Pull Requests

Step 1: Fork

Fork the project on GitHub and check out your copy locally.

$ git clone
$ cd tock
$ git remote add upstream git://

Step 2: Branch

Create a feature branch and start hacking:

$ git checkout -b my-branch -t origin/master

You should always start new feature branches from upstream/master. Try not to stack up changes on local branches. We try to resolve pull requests in a timely manner so you shouldn't have too many outstanding changes in flight.

Step 3: Commit

Make sure git knows your name and email address:

$ git config --global "J. Random User"
$ git config --global ""

Add and commit:

$ git add my/changed/files
$ git commit

Writing good commit logs is important. A commit log should describe what changed and why. Follow these guidelines when writing one:

  1. The first line should be 50 characters or less and contain a short description of the change. All words in the description should be in lowercase with the exception of proper nouns, acronyms, and the ones that refer to code, like function/variable names. The description can be prefixed with the name of the changed platform, chip, driver or subsystem and should start with an imperative verb. Example: “sam4l: use DMA for USART transfers”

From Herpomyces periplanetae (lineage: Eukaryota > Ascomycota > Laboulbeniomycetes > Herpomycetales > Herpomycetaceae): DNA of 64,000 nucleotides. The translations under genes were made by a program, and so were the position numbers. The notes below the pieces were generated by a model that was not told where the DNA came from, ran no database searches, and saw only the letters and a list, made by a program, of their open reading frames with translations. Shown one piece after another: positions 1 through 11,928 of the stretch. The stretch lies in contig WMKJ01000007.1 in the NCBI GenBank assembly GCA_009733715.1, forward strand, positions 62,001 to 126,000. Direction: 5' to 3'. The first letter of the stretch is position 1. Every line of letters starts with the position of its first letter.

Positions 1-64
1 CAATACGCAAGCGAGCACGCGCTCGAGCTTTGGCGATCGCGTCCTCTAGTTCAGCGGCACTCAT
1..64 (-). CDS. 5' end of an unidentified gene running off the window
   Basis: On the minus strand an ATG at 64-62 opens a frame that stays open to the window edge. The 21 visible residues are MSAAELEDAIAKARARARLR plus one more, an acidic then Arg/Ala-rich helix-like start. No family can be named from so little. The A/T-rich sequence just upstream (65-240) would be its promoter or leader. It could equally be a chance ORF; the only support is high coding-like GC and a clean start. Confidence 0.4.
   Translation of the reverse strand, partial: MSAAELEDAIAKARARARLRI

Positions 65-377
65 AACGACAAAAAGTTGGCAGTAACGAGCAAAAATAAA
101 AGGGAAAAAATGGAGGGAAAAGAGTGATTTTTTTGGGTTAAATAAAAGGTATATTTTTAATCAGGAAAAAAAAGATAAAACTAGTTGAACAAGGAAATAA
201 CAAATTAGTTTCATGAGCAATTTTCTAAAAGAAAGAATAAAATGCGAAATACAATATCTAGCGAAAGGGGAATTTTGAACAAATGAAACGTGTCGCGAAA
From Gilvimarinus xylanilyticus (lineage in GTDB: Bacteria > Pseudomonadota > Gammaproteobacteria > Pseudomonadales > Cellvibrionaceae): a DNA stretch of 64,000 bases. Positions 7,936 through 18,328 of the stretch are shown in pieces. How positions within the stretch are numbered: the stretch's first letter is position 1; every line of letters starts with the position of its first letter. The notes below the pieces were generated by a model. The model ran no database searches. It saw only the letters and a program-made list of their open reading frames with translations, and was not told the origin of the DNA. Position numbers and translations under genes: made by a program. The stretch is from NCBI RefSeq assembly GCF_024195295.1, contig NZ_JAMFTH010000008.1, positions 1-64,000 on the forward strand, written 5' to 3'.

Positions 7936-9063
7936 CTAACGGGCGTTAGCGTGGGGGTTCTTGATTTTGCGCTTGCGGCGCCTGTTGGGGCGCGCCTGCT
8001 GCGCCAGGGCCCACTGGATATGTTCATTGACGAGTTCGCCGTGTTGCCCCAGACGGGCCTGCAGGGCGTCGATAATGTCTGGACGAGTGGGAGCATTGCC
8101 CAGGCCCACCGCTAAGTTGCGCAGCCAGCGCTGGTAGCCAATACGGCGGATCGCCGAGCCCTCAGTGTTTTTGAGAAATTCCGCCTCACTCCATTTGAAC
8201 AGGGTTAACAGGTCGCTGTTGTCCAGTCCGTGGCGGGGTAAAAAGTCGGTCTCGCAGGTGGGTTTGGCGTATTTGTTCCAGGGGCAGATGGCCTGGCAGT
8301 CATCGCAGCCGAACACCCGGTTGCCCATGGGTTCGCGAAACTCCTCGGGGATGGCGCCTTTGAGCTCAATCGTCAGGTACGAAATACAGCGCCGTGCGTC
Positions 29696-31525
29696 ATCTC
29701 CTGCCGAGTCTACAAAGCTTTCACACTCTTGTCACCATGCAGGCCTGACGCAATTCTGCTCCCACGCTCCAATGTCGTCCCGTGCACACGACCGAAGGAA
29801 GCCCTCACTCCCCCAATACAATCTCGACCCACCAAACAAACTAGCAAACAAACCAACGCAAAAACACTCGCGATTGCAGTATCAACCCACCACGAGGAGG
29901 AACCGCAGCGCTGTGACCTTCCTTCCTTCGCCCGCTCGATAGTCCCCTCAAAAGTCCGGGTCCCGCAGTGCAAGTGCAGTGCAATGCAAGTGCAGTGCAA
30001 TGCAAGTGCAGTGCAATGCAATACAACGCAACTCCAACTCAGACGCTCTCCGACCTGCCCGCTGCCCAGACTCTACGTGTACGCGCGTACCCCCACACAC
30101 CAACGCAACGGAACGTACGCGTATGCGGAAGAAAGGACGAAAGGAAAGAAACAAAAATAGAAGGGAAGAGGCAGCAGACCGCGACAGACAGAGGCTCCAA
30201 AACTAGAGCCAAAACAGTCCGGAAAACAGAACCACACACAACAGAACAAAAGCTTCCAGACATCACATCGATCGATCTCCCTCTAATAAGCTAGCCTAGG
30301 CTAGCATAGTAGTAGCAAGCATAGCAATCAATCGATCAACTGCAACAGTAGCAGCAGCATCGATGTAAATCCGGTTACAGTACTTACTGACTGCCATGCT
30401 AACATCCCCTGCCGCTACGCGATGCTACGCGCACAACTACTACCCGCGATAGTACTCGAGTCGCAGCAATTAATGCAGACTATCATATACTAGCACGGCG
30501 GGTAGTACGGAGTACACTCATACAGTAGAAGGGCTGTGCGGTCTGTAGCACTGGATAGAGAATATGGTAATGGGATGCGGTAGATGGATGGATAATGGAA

2. Keep the second line blank.
  3. Wrap all other lines at 72 columns.
  4. Any quoted text or code should be indented four spaces

A good commit log can look something like this:

subsystem: explain the commit in one line

Body of commit message is a few lines of text, explaining things
in more detail, possibly giving some background about the issue
being fixed, etc.

If you quote a discussion or some code it should be intended:

    Should we have an example of indentation? Yes I think so.

The body of the commit message can be several paragraphs, and
please do proper word-wrap and keep columns shorter than about
72 characters or so. That way, `git log` will show things
nicely even when it is indented.

The header line should be meaningful; it is what other people see when they run git shortlog or git log --oneline.

Check the output of git log --oneline files_that_you_changed to find out what subsystem (or subsystems) your changes touch.

Step 4: Rebase

Use git rebase (not git merge) to sync your work from time to time.